The study findings show that Bangladesh has experienced an increase in tobacco industry interference during the study period (January 2020-March 2021) and there has been no progress in the implementation of Article 5.3 Guidelines. The time period has also seen a recurrence of tobacco industry’s attempt to interfere and exert influence in policymaking via diplomatic channel. On behalf of Japan Tobacco Inc. (JTI), the Ambassador of Japan to Bangladesh wrote a letter to the finance minister where the diplomat said, any tobacco control measure that may hurt business interest of JTI would cause a cessation of the flow of Japanese FDI into the country. The report covers another stark anti-public health move that took place during the early days of Covid-19 pandemic. In April 2020, the Ministry of Industry (MoInd) exempted two transnational tobacco companies, BAT Bangladesh (BATB) and JTI Bangladesh from the obligations of nationwide lockdown through a government order. The Ministry also instructed the local administration and law enforcement agencies to assist these companies to continue manufacturing, marketing, leaf purchase and other operations. MoInd also quickly turned down the Ministry of Health and Family Welfare (MoHFW)’s request to withdraw such special permissions granted to tobacco companies. Asian Tobacco (Pvt) Ltd, a Bangladeshi tobacco company, was allowed by Bangladesh Export Processing Zone Authority (BEPZA) to establish a cigarette and tobacco processing plant in Ishwardi Export Processing Zone, where the company would enjoy tax exemption and other lucrative facilities. Another notable incident was the endorsement from ten (10) Members of Parliaments (MPs) to the bidi industry’s demand for tax reduction in a Demi Official (DO) letter addressed to the finance minister.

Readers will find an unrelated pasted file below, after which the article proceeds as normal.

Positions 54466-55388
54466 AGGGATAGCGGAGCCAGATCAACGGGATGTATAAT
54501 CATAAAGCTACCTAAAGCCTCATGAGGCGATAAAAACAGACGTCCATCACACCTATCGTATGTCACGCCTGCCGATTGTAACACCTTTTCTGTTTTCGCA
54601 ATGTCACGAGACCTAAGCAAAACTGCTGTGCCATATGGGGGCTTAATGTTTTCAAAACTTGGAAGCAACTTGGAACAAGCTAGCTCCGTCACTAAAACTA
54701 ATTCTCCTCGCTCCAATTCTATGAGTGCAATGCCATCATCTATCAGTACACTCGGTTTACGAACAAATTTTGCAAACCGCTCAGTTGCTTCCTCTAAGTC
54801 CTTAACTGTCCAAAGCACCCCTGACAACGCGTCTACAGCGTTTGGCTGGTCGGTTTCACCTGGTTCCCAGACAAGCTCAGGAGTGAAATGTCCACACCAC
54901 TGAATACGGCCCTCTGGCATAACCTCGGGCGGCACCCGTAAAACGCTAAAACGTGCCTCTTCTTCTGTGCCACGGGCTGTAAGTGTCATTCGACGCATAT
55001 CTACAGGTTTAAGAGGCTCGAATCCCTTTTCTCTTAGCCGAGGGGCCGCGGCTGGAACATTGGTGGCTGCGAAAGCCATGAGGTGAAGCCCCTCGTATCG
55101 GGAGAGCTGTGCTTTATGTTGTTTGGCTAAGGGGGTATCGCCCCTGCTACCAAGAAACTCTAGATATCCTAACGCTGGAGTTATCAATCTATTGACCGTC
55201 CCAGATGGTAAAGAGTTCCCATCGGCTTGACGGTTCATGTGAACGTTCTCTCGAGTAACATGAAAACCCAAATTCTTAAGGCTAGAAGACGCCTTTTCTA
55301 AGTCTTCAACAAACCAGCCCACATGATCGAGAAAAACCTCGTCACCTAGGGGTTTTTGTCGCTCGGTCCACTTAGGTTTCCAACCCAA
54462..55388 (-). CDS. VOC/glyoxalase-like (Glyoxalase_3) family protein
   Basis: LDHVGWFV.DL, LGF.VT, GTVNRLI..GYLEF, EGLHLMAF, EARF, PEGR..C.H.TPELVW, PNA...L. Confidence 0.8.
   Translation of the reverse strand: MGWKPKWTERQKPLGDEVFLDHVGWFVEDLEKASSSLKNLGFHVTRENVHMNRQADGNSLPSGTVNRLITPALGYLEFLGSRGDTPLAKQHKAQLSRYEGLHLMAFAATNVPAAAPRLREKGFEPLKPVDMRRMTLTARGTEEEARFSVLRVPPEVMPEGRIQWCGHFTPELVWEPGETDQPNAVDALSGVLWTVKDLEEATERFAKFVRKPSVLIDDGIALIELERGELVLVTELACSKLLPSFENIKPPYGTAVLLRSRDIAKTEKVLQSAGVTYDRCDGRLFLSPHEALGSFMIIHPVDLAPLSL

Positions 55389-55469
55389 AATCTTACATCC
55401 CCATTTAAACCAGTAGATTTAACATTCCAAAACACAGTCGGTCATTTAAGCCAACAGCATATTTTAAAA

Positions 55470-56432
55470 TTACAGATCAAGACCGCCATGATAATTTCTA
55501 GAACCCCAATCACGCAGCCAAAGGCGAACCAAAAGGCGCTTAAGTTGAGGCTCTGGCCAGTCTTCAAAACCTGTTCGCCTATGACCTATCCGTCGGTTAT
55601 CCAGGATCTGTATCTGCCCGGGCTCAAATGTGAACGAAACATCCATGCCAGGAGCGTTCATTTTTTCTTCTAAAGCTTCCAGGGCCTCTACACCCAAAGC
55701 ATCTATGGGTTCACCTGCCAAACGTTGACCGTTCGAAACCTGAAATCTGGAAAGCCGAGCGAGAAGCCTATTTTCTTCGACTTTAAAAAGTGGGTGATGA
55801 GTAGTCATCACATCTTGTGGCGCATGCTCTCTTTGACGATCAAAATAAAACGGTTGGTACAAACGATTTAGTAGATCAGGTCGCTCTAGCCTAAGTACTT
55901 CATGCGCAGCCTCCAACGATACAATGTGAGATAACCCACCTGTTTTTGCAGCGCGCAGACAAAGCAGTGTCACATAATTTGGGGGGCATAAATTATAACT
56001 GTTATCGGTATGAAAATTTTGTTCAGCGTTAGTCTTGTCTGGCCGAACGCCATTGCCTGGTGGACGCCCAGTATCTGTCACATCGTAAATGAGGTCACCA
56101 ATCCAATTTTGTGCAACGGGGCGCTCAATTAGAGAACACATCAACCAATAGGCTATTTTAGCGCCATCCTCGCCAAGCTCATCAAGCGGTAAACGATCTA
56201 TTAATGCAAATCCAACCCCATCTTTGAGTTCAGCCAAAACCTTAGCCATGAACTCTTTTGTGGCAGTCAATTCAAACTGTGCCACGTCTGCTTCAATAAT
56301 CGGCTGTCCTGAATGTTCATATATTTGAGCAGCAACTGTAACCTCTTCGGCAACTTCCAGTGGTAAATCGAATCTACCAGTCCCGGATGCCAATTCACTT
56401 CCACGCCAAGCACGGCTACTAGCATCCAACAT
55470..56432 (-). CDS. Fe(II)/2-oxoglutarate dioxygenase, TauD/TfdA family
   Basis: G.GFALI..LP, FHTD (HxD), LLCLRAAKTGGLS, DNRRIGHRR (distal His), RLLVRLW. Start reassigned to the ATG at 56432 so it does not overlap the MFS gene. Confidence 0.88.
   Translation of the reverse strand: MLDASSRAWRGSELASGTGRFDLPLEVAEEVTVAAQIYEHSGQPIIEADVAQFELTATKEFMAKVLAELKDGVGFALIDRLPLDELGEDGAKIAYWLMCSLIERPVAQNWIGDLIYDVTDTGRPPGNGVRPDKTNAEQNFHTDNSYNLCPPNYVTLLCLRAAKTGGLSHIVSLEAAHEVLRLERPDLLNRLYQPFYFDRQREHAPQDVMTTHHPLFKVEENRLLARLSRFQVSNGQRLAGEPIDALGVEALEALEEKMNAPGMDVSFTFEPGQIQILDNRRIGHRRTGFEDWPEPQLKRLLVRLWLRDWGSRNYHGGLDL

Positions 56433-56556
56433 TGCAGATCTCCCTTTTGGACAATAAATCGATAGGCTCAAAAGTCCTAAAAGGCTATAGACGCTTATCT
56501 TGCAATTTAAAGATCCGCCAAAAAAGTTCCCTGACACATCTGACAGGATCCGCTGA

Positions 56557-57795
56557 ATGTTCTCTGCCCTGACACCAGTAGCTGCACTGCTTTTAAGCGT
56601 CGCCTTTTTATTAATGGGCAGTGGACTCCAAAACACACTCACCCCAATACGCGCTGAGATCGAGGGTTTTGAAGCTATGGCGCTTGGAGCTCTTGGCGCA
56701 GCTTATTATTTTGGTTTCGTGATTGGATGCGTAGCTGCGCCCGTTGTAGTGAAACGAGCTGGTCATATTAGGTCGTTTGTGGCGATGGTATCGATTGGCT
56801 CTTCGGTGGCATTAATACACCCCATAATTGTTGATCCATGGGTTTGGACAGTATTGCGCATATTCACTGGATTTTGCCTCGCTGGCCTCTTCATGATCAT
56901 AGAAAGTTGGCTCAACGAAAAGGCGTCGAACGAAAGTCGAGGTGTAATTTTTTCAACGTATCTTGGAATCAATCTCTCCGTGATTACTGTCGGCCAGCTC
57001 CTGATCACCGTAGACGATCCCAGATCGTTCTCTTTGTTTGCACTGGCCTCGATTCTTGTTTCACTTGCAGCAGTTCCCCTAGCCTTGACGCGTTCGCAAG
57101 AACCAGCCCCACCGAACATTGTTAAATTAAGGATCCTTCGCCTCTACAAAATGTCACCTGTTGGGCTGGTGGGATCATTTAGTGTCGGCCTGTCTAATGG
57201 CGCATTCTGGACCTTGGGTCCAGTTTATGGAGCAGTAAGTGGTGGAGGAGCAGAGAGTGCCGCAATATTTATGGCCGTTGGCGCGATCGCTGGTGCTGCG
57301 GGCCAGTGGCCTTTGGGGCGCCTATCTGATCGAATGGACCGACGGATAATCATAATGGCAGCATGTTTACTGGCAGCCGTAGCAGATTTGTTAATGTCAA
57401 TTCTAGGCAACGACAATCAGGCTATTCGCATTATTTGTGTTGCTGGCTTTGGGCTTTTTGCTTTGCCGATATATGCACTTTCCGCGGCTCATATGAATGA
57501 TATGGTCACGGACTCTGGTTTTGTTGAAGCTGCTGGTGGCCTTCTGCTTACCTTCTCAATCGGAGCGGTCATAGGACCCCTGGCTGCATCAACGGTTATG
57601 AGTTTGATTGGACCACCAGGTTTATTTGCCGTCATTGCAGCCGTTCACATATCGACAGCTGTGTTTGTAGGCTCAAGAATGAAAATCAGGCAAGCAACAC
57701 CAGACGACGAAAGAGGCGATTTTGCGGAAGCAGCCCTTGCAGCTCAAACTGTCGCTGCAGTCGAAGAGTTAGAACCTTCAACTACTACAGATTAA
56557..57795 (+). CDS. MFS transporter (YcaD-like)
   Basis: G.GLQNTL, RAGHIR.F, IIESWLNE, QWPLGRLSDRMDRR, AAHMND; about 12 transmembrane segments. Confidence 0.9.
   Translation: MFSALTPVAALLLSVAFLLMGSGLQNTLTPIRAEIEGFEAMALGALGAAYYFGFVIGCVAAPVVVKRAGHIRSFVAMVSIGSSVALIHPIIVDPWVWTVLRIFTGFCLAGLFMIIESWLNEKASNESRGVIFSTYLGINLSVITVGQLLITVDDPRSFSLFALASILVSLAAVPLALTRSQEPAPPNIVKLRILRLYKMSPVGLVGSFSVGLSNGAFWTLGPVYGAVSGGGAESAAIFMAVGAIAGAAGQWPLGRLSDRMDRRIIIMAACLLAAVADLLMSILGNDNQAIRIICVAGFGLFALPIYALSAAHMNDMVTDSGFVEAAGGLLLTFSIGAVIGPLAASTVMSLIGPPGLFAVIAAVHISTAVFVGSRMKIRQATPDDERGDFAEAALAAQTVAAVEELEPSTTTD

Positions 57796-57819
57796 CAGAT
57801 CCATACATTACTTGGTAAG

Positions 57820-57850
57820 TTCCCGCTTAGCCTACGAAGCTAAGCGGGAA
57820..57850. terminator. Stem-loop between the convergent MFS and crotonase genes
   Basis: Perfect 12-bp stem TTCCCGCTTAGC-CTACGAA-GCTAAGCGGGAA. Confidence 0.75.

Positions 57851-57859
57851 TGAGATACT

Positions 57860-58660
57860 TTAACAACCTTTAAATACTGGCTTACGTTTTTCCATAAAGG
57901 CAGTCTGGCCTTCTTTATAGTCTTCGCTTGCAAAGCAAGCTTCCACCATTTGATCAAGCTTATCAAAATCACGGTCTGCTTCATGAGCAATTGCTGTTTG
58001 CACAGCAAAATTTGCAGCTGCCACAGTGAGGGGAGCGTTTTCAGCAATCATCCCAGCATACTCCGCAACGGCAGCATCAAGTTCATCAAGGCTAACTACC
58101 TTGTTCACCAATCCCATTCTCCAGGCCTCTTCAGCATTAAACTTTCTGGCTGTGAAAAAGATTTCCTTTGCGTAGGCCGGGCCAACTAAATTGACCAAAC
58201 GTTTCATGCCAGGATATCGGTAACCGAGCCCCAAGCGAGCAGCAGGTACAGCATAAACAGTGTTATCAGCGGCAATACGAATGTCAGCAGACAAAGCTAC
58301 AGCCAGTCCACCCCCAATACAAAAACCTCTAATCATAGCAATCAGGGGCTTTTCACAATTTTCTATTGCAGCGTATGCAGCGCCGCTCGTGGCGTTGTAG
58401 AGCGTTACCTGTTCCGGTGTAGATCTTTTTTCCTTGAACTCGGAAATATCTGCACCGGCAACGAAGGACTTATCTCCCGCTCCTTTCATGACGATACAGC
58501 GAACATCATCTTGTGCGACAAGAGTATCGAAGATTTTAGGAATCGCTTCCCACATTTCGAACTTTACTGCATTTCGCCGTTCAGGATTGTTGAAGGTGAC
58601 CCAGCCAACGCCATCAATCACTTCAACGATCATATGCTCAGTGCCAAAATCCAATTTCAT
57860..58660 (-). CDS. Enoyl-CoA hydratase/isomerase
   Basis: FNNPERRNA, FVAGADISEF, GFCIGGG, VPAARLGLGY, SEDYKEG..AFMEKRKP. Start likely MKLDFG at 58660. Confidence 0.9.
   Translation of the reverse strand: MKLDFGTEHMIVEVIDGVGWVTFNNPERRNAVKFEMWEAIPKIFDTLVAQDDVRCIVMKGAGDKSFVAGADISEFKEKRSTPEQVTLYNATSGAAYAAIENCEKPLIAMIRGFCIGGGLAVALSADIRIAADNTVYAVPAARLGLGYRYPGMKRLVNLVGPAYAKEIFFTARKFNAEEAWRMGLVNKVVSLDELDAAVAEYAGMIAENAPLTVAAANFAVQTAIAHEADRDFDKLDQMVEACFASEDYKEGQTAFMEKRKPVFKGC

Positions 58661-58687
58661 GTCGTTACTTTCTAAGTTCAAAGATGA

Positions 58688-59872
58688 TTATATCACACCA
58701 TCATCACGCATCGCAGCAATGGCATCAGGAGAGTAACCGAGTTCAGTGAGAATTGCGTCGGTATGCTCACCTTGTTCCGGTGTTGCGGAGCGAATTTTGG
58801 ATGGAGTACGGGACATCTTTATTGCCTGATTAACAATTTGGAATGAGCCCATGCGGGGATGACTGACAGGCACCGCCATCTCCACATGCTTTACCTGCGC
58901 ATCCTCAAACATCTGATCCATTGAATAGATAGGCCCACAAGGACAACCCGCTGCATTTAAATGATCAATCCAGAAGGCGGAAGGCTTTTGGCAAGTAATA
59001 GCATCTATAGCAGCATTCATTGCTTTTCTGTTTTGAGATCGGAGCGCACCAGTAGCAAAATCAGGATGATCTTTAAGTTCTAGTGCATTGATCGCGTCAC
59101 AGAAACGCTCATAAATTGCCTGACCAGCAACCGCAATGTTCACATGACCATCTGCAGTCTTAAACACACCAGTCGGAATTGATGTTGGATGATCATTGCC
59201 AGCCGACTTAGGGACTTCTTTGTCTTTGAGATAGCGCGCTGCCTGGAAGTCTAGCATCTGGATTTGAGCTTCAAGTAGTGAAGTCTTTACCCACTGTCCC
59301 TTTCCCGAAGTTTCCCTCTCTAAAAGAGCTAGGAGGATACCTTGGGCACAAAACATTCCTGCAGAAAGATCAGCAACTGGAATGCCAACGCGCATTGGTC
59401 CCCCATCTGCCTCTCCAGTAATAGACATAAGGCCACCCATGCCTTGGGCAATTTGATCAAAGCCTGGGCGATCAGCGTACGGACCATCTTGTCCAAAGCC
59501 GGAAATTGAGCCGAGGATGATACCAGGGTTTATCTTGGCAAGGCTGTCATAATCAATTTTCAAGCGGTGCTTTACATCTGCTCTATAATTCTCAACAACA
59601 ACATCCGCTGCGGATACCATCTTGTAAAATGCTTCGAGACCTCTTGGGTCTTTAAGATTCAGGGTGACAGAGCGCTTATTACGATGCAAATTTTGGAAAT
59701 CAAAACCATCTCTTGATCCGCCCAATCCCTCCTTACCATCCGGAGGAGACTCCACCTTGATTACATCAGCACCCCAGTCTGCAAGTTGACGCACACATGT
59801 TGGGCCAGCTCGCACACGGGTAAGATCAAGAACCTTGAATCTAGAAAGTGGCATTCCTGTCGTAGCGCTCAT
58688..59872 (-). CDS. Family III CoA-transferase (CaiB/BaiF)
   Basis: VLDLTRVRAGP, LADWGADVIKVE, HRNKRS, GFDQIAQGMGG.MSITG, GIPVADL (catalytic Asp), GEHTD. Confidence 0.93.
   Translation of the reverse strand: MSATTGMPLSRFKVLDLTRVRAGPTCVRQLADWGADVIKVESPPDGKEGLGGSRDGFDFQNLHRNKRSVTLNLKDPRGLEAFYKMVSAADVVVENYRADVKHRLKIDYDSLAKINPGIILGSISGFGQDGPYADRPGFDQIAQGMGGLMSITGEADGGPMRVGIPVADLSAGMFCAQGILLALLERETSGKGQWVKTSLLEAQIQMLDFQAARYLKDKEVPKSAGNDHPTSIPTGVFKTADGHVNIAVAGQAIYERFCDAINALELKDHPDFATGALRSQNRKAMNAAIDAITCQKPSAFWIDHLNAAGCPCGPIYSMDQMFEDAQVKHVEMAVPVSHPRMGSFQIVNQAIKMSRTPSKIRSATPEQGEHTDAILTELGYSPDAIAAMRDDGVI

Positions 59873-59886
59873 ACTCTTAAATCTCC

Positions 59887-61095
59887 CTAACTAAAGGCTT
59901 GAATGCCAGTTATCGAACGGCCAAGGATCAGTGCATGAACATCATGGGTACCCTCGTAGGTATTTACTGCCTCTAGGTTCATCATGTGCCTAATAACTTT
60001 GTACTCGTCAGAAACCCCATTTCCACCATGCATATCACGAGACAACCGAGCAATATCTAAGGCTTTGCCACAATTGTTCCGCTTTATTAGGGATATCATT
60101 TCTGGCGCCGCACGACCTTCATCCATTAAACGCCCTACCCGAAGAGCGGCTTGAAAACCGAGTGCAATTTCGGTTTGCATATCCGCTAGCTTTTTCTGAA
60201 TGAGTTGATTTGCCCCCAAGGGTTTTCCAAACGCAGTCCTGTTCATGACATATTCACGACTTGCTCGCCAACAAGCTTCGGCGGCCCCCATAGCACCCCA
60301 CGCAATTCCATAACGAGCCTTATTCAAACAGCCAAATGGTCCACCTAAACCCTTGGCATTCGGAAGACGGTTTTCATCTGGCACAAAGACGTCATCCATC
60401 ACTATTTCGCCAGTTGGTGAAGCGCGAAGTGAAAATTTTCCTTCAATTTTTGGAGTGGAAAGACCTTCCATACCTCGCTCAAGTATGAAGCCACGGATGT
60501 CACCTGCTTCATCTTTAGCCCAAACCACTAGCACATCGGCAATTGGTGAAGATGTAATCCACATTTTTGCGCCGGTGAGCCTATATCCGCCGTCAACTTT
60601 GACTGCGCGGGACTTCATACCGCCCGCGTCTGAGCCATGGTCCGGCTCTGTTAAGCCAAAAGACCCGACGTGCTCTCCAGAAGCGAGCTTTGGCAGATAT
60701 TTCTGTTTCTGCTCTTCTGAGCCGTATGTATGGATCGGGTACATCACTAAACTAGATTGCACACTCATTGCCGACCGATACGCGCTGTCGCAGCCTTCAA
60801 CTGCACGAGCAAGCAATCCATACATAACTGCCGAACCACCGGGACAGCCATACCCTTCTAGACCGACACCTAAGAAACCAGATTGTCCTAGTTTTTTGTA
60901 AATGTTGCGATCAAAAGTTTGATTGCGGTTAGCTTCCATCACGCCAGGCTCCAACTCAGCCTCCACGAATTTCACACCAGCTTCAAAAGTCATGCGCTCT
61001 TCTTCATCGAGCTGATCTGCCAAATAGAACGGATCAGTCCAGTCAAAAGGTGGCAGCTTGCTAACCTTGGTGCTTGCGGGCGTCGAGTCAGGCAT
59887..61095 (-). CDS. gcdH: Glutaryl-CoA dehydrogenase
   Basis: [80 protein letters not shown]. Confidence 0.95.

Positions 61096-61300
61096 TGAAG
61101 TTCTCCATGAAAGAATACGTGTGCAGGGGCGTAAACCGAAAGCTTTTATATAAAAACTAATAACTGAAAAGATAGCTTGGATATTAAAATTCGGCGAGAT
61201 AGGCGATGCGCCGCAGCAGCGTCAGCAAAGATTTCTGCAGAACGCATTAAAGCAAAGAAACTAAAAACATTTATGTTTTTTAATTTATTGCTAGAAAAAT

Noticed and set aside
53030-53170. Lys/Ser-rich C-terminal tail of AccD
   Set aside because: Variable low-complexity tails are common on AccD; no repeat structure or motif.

The study also reveals that during the pandemic, tobacco companies ramped up their CSR activities to such a scale that was completely unprecedented. The companies successfully managed to exploit many crises created by Covid-19 pandemic to improve brand image and also to forge multi-faceted liaison with different influential government bodies while distributing protective and sanitizing equipment, thus making pathways for future interferences. Like previous years, the National Board of Revenue (NBR) and other government institutions, continued to shower tobacco companies with awards and recognitions.